Mungo Smith of Global Business Reports -
Crisis and volatility are part of the landscape in Turkey. When Prime Minister Tayip Erdogan claims the country has "nothing to fear" and "will be affected to the smallest possible extent" by the current financial tsunami, such statements may seem flippant if taken out of context. Investors and politicians in Turkey have become accustomed to the seesaw ride that is currently causing panic in markets around the world.
Having begun the year with a market capitalisation of $287bn, the Istanbul Stock Exchange had already shed almost a third of its value by March, down to $193bn, as investors fled an attempted "judicial coup" whereby the Supreme Court and opposition parties sought to ban the governing Justice and Development Party (AKP), the PM and the president from politics for alleged "anti-secular" activities. A narrow decision in the government's favour eventually saved the party from the fate of so many of its predecessors. Formerly imprisoned for reciting a poem, initially banned from becoming PM after winning a landslide election and living under the constant suspicious surveillance of a mistrustful army, it is hardly surprising that the Erdogan is not particularly fearful of falling banks in Wall Street.
Turkey can also take comfort from the fact that, this time at least, the crisis isn't of its own making. During the last great domestic financial crisis of 2001 more than half of Turkey's banks ceased to exist as the Turkish lira crumbled and foreign debts spiralled out of control. Better government and IMF intervention have since rebuilt the economy on firmer foundations which, most observers believe, are solid enough to survive this storm. To date there have been no signs of troubled banks and the extent of the panic seems to be limited to those foreign investors redeeming their Turkish assets in a quest for a safe haven in either cash or gold. The share of foreign investors on the Istanbul Stock Exchange has fallen from 72% at the beginning of the year to 68.25% in mid-October. Investor sentiment, taking its cue from the rest of the world, has let the bourse slide. Since early September, by which time the market's capitalisation had recovered to $227bn, the market has lost $93bn to October 10 with a market cap of $153bn. While this represents a 47% drop from the beginning of the year, it is only a 20% drop since March.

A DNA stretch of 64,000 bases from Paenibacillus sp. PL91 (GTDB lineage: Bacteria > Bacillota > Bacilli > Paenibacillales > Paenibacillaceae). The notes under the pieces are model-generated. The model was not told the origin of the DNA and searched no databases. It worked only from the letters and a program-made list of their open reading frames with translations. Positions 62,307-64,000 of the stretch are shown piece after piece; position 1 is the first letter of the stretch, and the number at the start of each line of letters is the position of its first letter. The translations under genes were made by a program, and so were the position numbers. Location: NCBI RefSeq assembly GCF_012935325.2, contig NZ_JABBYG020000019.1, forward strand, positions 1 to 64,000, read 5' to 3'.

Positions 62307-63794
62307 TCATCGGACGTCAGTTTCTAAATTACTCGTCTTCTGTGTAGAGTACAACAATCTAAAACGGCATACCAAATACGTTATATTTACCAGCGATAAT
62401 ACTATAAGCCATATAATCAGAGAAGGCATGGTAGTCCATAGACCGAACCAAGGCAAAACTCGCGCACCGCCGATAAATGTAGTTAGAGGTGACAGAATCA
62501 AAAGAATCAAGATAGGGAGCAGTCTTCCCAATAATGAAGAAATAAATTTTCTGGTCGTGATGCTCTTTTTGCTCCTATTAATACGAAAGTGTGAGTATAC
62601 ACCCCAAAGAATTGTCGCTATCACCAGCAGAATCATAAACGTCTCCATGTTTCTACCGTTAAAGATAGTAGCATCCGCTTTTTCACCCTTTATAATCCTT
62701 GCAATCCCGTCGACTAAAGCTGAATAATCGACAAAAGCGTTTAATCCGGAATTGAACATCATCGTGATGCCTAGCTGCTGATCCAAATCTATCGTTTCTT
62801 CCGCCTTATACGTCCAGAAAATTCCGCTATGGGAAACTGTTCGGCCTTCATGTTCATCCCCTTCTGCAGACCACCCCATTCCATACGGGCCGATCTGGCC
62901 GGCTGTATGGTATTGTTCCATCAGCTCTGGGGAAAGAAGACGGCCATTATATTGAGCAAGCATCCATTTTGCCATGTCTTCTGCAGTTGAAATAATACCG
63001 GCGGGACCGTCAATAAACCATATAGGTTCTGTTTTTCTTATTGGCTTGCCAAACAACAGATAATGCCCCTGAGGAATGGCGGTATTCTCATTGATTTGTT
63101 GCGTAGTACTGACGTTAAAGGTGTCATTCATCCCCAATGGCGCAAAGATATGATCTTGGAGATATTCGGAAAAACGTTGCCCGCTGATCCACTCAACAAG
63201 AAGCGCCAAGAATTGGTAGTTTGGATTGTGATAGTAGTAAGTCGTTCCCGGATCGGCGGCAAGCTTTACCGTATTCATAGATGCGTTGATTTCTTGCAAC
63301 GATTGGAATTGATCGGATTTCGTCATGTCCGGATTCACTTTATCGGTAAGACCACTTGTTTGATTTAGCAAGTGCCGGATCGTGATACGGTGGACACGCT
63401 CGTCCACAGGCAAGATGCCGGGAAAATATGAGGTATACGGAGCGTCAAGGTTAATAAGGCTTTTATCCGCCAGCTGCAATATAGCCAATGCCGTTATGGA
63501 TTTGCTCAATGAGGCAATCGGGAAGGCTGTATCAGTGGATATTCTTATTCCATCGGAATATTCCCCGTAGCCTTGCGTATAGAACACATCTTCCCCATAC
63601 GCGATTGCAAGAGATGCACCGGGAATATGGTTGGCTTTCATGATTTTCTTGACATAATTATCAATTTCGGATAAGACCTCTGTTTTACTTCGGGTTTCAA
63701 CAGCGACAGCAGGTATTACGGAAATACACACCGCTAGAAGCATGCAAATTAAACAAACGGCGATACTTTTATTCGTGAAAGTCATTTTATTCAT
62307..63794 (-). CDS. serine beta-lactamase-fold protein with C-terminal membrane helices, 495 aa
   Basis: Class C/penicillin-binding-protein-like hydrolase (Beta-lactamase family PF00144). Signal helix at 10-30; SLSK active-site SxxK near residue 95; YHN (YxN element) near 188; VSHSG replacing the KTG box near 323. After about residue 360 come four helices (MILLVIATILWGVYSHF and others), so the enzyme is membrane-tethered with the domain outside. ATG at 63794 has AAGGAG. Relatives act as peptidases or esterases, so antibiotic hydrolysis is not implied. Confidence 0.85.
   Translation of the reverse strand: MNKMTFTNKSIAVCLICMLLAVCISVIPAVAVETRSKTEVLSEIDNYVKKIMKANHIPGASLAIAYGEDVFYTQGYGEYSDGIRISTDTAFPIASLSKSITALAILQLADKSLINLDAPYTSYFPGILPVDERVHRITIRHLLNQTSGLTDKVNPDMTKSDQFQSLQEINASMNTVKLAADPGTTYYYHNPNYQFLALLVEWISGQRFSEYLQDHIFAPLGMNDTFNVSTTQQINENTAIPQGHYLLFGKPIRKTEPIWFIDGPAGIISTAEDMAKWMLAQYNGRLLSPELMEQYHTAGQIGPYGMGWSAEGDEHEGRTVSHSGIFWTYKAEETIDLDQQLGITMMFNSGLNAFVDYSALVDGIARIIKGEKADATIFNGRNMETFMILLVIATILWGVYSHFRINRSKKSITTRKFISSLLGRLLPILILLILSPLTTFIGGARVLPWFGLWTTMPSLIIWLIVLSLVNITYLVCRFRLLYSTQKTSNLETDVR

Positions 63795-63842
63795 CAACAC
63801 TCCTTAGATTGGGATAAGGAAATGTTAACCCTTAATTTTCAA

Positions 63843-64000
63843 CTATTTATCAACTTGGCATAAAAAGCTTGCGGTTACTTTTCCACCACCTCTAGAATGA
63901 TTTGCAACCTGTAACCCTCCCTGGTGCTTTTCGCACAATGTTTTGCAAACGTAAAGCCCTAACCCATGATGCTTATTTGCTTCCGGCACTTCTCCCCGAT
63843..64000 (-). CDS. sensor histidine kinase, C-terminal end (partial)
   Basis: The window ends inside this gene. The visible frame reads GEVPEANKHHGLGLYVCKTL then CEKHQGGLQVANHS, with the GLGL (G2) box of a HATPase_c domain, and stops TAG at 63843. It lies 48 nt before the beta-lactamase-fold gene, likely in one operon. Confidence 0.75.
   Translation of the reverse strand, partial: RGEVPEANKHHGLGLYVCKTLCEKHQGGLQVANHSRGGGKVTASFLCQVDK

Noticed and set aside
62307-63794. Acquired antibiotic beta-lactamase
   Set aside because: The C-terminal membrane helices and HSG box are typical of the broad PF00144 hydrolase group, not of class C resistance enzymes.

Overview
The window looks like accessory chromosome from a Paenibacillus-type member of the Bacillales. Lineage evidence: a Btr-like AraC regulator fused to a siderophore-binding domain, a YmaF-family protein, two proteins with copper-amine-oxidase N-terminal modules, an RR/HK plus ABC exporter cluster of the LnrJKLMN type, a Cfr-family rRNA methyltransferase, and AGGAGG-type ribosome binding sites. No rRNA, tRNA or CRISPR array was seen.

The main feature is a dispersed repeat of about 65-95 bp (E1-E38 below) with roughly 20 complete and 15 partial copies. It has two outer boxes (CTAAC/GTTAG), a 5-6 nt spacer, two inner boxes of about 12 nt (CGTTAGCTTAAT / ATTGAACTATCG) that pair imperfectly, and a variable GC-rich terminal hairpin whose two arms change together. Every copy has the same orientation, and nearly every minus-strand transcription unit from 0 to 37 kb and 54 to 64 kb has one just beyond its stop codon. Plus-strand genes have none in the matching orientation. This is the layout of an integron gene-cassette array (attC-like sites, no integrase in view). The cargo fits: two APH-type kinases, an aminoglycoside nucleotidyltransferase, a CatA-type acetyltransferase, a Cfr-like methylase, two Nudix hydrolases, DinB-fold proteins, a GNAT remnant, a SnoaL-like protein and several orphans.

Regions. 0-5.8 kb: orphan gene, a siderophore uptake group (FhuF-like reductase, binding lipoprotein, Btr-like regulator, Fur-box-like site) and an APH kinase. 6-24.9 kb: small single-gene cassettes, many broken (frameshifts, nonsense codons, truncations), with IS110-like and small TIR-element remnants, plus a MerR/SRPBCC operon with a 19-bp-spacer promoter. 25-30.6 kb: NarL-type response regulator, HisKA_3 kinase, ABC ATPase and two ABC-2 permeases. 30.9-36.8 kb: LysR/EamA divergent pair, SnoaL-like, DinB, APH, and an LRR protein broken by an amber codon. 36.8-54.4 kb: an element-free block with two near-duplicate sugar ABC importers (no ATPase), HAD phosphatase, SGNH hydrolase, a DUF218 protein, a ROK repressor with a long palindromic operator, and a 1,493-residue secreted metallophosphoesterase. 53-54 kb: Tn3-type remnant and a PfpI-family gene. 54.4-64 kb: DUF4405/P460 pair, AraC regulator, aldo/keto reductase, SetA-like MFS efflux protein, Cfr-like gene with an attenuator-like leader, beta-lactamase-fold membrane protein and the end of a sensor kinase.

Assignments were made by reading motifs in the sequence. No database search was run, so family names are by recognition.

Such losses would certainly warrant panic in most markets, but in Turkey the TRIBOR (interbank lending rate) remains unchanged and lending is still liquid. Mortgages are insignificant due to persistently high interest rates (currently around 17%) and there is no secondary mortgage market to worry about. To this extent, Turkey might have benefited from its slow pace of deregulation. According to a source at Garanti bank, "Most Turkish banks earn their bread and butter from straight forward retail banking, and are thus less exposed to the storm. Also, far fewer Turks invest in securities when compared to their western counterparts, to which extent the public are more insulated from the crisis"
There has, so far, been no significant drop in real estate prices, though, according to Bulent Osman of Aslan Emlak, a leading real estate agent, "Some of the multitude of fancy new towers that have been springing up with glamorous names such as Trump and Sapphire (though often in not so fancy neighbourhoods), may take longer than expected to fill." Investors in retail real estate are suffering, but largely on account of their "cannibalising" each other, as new malls open adjacent to existing ones, eating up each others business. Office space remains at a premium due to a limited supply of quality space.
The real economy will undoubtedly suffer in line with that of Turkey's main export markets, the most important of which is the EU. This will not help the country's already precarious current account and budget deficits, the latter of which is bracing up for the strains of forthcoming elections. The privatisation programme will fail to meet its targets and GDP growth predictions will have to be scaled down - which is all very familiar territory for the Turks.
The Prime Minister's sange froid doesn't seem to be as affected as that of his Western counterparts in their unconvincing efforts to reassure their domestic markets. Used to living in a permanent state of quasi-crisis, most Turks still feel relatively unperturbed. While fancy French restaurant owners from Manhattan to Mayfair may tremble, most kebap shop owners probably confer with the Turkish PM: there is "nothing to fear."
Mungo Smith is Senior Partner of Global Business Reports
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